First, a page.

A debut novel about the nature of guilt and the impossibility of escaping the past.
High school senior Alice Pearson is ready to leave her past behind her and make a new life far away from upstate New York. But Alice’s plans change when she meets the charismatic Mr. Wyck. Instead of going to college, she moves into his big, ramshackle house in the woods, where she becomes part of an ersatz family devoted to sex, drugs, and idiosyncratic spiritual beliefs. Readers will not be surprised when things go terribly, terribly wrong; indeed, that they will is clear from the very start. The narrative begins in 1999, 20 years after the events that changed Alice’s life. She’s adopted a new name and built a new identity as a professor of folklore, but this doesn’t stop a documentary filmmaker from finding her. Nor does it protect her from Wyck’s fanatical online following. As her carefully constructed existence unravels, Alice must confront dangers from within and without, including her own role in a string of murders. Shifting back and forth in time, Hahn maintains a fine balance between mystery and disclosure. The atmosphere throughout is tense and subtly creepy, and the folkloric elements are an interesting, original touch. Alice’s specialty is a group of ballads and tales in which a murder victim’s body transforms—a breastbone turns into a harp, hair is used as violin strings—and reveals the name of his or her killer. This material is so rich and resonant that readers may wish there had been more of it. The other disappointment is the extent to which Mr. Wyck’s household resembles Charles Manson’s and his “family,” right down to Manson’s musical ambitions. The inability to forget these real-life murderers makes it difficult, sometimes, to believe in Hahn’s fictional sociopaths. But these are minor complaints.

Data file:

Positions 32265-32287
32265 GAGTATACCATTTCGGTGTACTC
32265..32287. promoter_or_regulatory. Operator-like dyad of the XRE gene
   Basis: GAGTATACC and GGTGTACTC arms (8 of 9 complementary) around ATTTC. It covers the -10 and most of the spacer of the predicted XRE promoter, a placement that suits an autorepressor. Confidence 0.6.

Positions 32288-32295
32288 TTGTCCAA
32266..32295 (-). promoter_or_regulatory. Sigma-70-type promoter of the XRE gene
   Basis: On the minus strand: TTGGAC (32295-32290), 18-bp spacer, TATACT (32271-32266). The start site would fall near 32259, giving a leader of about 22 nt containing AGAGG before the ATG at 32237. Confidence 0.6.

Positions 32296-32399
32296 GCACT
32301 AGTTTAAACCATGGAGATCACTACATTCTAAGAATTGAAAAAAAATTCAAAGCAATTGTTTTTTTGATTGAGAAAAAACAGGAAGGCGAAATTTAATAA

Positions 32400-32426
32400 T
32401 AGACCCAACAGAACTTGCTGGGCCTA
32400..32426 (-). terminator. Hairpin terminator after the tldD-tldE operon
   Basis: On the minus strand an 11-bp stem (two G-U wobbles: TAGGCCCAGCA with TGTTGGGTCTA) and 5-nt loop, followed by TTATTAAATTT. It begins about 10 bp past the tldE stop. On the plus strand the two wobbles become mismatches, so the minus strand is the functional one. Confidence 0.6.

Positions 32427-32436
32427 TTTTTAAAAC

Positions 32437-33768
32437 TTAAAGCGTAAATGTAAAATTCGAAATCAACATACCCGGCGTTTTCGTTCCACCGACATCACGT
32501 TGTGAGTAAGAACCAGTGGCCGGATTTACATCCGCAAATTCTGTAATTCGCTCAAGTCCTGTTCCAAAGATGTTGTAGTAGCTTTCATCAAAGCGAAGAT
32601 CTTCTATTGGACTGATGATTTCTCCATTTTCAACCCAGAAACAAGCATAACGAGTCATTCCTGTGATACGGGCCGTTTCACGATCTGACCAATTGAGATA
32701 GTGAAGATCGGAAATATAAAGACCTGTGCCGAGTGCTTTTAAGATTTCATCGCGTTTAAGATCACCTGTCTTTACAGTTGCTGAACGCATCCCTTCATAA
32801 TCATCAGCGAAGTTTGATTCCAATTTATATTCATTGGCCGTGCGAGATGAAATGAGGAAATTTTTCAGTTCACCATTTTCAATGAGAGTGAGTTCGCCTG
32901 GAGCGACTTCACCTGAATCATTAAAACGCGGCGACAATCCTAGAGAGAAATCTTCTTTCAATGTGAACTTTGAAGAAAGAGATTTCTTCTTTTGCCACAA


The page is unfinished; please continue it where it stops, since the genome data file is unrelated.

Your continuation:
Hahn is a writer to watch for fans of sophisticated psychological suspense.